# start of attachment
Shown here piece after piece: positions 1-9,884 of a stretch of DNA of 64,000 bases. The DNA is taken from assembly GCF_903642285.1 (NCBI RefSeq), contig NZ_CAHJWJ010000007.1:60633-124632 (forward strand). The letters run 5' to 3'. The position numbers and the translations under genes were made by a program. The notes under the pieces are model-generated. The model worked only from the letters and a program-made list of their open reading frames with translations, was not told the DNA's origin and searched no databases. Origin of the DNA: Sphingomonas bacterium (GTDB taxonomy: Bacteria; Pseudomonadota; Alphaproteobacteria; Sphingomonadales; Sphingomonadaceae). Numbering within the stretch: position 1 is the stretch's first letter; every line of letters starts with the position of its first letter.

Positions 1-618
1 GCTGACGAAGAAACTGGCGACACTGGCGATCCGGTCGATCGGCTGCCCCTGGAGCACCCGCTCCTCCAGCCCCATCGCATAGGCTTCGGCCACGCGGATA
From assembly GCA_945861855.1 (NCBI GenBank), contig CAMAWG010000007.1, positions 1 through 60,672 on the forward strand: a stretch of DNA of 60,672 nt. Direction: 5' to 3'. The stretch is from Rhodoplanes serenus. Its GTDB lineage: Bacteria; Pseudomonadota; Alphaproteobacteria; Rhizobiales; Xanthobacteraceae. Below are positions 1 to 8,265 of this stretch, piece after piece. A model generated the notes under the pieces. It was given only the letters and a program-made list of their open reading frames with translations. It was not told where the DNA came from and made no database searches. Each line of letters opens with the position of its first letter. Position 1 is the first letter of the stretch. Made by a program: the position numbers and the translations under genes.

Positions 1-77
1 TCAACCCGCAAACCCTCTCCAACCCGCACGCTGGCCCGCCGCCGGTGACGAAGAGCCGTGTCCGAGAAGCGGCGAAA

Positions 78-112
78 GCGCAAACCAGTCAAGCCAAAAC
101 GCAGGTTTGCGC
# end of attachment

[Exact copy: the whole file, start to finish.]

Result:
Shown here piece after piece: positions 1-9,884 of a stretch of DNA of 64,000 bases. The DNA is taken from assembly GCF_903642285.1 (NCBI RefSeq), contig NZ_CAHJWJ010000007.1:60633-124632 (forward strand). The letters run 5' to 3'. The position numbers and the translations under genes were made by a program. The notes under the pieces are model-generated. The model worked only from the letters and a program-made list of their open reading frames with translations, was not told the DNA's origin and searched no databases. Origin of the DNA: Sphingomonas bacterium (GTDB taxonomy: Bacteria; Pseudomonadota; Alphaproteobacteria; Sphingomonadales; Sphingomonadaceae). Numbering within the stretch: position 1 is the stretch's first letter; every line of letters starts with the position of its first letter.

Positions 1-618
1 GCTGACGAAGAAACTGGCGACACTGGCGATCCGGTCGATCGGCTGCCCCTGGAGCACCCGCTCCTCCAGCCCCATCGCATAGGCTTCGGCCACGCGGATA
From assembly GCA_945861855.1 (NCBI GenBank), contig CAMAWG010000007.1, positions 1 through 60,672 on the forward strand: a stretch of DNA of 60,672 nt. Direction: 5' to 3'. The stretch is from Rhodoplanes serenus. Its GTDB lineage: Bacteria; Pseudomonadota; Alphaproteobacteria; Rhizobiales; Xanthobacteraceae. Below are positions 1 to 8,265 of this stretch, piece after piece. A model generated the notes under the pieces. It was given only the letters and a program-made list of their open reading frames with translations. It was not told where the DNA came from and made no database searches. Each line of letters opens with the position of its first letter. Position 1 is the first letter of the stretch. Made by a program: the position numbers and the translations under genes.

Positions 1-77
1 TCAACCCGCAAACCCTCTCCAACCCGCACGCTGGCCCGCCGCCGGTGACGAAGAGCCGTGTCCGAGAAGCGGCGAAA

Positions 78-112
78 GCGCAAACCAGTCAAGCCAAAAC
101 GCAGGTTTGCGC